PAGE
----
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    Quote Originally Posted by intelligentjetsfan View Post
    Fish, we have pledged to stop posting about corruption on Wall Street because we realized that it doesn't exist. We logged on to the Heritage Foundation to research Corporate greed but we were redirected to the topic of acceptable risk taking. Hell, we tried to look up the definition of greed and this is what Heritage gave us;

    greed [griːd]
    1. An act that causes hardship to powerful corruptions. EX: a serf who makes outlandish requests to employers like decent health benefits.


    Then we googled corporate scams that fleece America and all we kept getting was Trickle down economics.
    TBDR.

    Greed is legal.

    Illegallity is illegal.

    Act and react accordingly.

    Weak dodge is weak Mr. Edwards. Maybe you should look inward my proud (D) friend, and clean thine own house of corruption, before worrying about it from everyone else. The day you start being as aggressive towards the Edwards, the Chris Dodds, the William Jerrerson's and the Charlie Rangel's, and the baised-to-no-end-dishonest-as-FOX MCNBC's, maybe, just maybe, you might actually be taken seriously as a crusader against corruption and dishonesty.

    Till then, you're just another in a long, LONG, line of "My Party does it, it's ok, the other side does it, it's not" hacks, frankly.

    Selective moral outrage by the politically selective lecturers of morality.

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    Quote Originally Posted by Warfish View Post
    TBDR.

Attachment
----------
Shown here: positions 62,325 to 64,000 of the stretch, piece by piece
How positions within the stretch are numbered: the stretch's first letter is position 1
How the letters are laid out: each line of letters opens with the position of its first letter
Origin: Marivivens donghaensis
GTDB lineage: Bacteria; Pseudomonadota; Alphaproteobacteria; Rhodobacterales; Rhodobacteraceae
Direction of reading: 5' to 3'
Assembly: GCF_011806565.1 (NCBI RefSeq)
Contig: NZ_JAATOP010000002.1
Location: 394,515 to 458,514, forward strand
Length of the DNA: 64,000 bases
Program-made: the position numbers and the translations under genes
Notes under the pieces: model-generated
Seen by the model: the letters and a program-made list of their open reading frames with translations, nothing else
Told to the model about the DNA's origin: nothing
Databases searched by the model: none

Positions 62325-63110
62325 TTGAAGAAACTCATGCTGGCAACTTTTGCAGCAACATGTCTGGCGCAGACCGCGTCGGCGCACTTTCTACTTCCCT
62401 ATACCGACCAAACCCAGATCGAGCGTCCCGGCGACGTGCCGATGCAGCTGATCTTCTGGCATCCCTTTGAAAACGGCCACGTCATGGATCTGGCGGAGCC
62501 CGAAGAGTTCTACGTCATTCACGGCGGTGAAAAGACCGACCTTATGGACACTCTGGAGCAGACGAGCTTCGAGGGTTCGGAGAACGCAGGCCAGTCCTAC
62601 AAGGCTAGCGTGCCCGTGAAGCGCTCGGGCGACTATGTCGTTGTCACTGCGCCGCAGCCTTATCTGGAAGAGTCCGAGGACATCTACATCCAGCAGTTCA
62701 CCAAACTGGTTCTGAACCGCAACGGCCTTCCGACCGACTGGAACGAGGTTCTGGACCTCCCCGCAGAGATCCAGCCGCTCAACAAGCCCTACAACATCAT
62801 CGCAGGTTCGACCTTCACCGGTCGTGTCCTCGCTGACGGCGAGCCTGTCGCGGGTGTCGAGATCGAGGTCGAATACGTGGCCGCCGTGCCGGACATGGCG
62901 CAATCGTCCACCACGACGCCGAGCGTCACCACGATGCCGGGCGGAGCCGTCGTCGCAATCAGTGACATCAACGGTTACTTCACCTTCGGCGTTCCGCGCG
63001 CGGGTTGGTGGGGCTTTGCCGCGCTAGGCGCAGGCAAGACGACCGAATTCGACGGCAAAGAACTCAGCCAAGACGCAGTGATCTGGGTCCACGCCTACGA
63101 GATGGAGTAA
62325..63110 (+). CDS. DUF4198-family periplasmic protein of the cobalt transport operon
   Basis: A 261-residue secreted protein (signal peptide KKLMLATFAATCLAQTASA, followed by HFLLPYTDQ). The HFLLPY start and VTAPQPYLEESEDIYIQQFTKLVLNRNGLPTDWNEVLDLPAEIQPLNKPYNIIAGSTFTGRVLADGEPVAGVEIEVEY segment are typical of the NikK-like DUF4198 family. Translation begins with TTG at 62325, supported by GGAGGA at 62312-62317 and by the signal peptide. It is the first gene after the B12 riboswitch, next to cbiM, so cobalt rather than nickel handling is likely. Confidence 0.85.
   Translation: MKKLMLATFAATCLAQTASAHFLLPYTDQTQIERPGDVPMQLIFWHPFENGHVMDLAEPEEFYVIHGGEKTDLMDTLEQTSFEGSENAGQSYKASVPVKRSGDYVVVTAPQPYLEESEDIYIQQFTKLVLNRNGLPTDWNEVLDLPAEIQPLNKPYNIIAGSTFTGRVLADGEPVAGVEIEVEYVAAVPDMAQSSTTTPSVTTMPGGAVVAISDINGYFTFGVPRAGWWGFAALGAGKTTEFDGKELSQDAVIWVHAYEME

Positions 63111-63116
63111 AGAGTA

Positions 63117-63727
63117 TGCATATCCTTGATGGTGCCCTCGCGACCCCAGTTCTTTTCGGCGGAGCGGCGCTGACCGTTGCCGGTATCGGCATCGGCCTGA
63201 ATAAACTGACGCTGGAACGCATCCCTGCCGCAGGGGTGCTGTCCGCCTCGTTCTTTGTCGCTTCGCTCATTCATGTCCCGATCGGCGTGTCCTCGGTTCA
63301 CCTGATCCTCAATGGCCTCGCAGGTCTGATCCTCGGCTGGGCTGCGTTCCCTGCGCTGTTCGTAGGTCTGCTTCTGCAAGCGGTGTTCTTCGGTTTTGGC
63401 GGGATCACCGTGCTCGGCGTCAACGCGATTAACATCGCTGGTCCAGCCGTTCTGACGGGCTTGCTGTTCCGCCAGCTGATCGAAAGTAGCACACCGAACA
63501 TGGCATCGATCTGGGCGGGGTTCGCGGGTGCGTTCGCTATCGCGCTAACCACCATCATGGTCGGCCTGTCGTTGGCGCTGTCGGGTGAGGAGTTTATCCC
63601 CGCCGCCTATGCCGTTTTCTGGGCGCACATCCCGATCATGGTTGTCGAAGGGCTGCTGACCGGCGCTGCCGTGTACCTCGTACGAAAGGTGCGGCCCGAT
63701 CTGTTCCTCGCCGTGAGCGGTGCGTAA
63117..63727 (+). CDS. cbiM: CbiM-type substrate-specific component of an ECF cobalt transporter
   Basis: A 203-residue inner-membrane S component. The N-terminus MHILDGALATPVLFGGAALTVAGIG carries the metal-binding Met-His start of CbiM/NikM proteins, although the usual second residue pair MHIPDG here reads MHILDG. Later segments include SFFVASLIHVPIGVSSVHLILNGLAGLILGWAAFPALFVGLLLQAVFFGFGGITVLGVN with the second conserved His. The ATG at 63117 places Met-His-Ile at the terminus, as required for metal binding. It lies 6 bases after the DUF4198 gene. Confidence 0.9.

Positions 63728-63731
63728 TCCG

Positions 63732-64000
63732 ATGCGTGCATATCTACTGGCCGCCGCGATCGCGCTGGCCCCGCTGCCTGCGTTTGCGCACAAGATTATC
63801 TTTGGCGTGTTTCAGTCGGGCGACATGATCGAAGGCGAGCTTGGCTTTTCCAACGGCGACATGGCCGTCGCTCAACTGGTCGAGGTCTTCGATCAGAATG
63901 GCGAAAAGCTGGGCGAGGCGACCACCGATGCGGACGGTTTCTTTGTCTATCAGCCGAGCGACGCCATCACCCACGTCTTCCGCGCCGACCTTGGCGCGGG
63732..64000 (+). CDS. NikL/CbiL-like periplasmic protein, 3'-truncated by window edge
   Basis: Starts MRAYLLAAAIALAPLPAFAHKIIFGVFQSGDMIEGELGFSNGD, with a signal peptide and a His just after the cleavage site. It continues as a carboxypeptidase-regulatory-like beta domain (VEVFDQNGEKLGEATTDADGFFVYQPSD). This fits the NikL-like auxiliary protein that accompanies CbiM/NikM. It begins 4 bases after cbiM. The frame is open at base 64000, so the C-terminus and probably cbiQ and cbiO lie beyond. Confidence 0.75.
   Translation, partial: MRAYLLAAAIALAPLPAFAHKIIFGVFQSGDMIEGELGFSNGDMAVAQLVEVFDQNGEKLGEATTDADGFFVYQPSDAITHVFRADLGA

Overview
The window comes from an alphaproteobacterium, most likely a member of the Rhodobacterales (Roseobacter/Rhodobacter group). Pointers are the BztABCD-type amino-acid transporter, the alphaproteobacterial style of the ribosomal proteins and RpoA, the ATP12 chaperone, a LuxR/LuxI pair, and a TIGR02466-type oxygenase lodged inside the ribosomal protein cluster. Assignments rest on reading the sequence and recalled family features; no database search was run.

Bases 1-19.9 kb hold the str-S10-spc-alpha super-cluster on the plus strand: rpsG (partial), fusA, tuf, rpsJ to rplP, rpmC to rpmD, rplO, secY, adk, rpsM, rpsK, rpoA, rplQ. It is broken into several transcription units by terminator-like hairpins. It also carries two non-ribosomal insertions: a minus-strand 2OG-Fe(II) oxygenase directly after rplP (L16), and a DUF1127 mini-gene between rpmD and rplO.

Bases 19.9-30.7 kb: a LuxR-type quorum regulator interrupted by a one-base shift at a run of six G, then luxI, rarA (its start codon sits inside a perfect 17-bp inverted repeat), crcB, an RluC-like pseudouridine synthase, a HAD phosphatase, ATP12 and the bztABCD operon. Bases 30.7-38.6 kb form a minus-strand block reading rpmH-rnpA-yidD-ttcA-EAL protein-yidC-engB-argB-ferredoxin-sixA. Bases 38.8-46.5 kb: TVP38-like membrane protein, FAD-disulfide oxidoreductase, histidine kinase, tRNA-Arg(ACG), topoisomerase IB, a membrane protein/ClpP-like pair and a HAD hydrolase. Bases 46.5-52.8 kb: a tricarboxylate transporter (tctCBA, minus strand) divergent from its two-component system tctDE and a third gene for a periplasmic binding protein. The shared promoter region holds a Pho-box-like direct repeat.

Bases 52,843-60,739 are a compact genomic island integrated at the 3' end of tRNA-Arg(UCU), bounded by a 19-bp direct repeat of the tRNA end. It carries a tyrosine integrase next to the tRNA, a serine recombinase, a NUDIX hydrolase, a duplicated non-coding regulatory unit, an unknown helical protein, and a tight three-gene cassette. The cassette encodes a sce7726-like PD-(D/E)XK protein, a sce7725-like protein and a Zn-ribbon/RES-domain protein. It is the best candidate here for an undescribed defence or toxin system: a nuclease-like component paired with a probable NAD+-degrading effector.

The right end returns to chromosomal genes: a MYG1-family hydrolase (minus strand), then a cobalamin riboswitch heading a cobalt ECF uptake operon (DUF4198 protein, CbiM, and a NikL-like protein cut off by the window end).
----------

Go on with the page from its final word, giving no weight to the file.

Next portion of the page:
Greed is legal.

    Illegallity is illegal.

    Act and react accordingly.

    Weak dodge is weak Mr. Edwards. Maybe you should look inward my proud (D) friend, and clean thine own house of corruption, before worrying about it from everyone else. The day you start being as aggressive towards the Edwards, the Chris Dodds, the William Jerrerson's and the Charlie Rangel's, and the baised-to-no-end-dishonest-as-FOX MCNBC's, maybe, just maybe, you might actually be taken seriously as a crusader against corruption and dishonesty.

    Till then, you're just another in a long, LONG, line of "My Party does it, it's ok, the other side does it, it's not" hacks, frankly.

    Selective moral outrage by the politically selective lecturers of morality.
    A rotten apple is still rotten regardless of the kind, my debating friend. My political persuasions may lead me to being a progressive liberal but I have no illusions as to the people who represent my party. Here is a quote that accurately represents my political argument in this thread;

    “Still another danger is represented by those who, paying lip service to democracy and the common welfare, in their insatiable greed for money and the power which money gives, do not hesitate surreptitiously to evade the laws designed to safeguard the public from monopolistic extortion.

    Their final objective toward which all their deceit is directed is to capture political power so that, using the power of the state and the power of the market simultaneously, they may keep the common man in eternal subjection.

    They claim to be super-patriots, but they would destroy every liberty guaranteed by the Constitution.

    They are patriotic in time of war because it is to their interest to be so, but in time of peace they follow power and the dollar wherever they may lead.”

    ― Henry A. Wallace

  15. #15
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    Quote Originally Posted by intelligentjetsfan View Post